As we studied John Shaw Neilson’s poem, ‘The Orange Tree’, a lot of the subtle messages expressed in the poem suggested that a child’s mind could sometimes see beauty in certain things, when most adults can’t: “I saw not what her young eyes could see: A light, she said, not of the sky / Lives somewhere in the Orange Tree”. As the questioner can’t see the “light”, I began to notice the contrasting attitudes an adult and a child can have towards the simplest things in life, as an adult can over analyse things. This is evident when the young girl is critcising the questioner: “Listen! For all your hapless talk you fail to see / There is a light, a step, a call / This evening on the Orange Tree”. Here, you can see the word choice of “hapless talk” is symbolic of his over analysing mindset that makes him miss the answer to his questions. It is also apparent that the questioner has developed a very cynical attitude because of the questioner’s experience of hardship: “Imperishably old in pain”.
The poem suggests that the lesser amount of responsibilities and the greater amount of innocence a child has, compared to an adult, allows a child to see what other adults cannot. When you grow older, you can become more vulnerable, depending on what you’re exposed to.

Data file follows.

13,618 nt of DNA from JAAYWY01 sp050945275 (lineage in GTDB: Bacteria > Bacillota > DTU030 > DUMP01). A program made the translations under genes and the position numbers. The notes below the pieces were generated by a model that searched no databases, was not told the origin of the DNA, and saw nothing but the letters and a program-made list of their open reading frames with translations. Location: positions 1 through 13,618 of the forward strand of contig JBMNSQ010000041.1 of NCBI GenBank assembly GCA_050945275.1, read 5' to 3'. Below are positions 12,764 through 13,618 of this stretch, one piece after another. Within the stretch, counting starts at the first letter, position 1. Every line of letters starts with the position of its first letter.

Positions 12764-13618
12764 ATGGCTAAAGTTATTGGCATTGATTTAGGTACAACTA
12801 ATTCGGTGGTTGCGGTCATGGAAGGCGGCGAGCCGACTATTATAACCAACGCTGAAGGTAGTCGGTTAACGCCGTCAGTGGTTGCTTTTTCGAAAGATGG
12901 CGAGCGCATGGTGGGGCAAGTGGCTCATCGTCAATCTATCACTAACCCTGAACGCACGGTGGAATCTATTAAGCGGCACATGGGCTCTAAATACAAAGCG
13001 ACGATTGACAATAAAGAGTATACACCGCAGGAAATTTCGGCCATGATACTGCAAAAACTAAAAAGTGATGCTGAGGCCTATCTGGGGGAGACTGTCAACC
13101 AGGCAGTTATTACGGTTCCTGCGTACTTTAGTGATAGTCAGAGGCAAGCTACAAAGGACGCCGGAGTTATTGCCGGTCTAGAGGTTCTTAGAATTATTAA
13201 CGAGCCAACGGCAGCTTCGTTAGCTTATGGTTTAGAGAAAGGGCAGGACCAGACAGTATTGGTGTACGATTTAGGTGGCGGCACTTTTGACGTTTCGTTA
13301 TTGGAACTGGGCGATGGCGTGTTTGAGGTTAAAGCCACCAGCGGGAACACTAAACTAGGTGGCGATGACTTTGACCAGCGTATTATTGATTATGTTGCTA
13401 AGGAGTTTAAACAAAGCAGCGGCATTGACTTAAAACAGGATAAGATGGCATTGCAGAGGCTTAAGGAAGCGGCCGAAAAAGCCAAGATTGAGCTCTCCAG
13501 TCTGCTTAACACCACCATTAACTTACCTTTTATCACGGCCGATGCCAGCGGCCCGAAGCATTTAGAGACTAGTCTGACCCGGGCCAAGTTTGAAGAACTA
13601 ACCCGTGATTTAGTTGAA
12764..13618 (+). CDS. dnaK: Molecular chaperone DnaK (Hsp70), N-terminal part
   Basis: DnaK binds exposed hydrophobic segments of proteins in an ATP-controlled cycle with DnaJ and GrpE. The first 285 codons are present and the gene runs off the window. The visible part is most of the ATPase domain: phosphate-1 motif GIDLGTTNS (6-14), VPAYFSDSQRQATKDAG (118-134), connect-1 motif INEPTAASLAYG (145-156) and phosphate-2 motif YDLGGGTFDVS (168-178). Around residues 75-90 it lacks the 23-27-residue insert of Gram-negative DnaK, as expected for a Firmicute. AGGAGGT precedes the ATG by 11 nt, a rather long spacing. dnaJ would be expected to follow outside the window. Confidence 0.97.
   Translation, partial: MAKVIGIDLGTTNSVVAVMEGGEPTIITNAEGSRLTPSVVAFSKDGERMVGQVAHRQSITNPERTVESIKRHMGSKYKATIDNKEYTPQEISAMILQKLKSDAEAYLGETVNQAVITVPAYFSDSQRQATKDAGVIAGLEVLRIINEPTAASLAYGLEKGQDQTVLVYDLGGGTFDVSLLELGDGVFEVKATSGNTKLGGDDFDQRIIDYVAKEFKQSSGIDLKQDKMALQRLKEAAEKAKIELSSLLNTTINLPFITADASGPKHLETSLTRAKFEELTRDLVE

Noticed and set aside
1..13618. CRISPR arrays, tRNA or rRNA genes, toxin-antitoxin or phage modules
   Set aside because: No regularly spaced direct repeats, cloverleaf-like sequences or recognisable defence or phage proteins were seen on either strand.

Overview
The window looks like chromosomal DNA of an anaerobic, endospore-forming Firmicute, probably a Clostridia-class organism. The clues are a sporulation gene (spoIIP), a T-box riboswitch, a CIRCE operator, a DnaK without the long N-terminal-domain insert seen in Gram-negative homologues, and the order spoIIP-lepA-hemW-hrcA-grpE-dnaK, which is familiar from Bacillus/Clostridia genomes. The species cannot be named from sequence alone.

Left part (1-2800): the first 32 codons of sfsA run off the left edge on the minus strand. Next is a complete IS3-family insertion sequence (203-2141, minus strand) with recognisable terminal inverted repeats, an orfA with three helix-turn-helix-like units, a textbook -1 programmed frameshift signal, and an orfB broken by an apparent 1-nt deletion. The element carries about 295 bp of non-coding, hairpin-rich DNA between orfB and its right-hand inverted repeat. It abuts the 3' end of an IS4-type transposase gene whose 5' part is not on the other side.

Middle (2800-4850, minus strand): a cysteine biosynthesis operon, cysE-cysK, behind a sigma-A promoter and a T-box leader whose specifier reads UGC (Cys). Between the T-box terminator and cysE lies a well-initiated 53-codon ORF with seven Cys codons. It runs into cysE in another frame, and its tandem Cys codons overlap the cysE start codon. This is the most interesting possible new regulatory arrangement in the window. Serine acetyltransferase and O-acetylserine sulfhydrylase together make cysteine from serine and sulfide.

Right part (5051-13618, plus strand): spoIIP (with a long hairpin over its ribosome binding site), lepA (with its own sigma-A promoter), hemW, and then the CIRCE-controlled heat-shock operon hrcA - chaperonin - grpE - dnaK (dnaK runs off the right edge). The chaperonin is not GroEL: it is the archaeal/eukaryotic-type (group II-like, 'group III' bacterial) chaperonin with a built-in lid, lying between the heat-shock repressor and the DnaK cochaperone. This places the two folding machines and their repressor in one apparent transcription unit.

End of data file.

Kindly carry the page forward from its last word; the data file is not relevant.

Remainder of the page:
On a different note, I think I understand what this poet is trying to say, but I don’t entirely agree with the message he is trying to convey. Yes, children can sometimes see a solution to a problem that an adult may not. However, the more you grow, providing that you have an inquiring mindset, the more you will learn. As you grow, you’ll be able to understand and appreciate other aspects of life a child may not.
Jose, Nicholas. Macquarie PEN Anthology Of Australian Literature. Crows Nest, N.S.W.: Allen & Unwin, 2009. Print.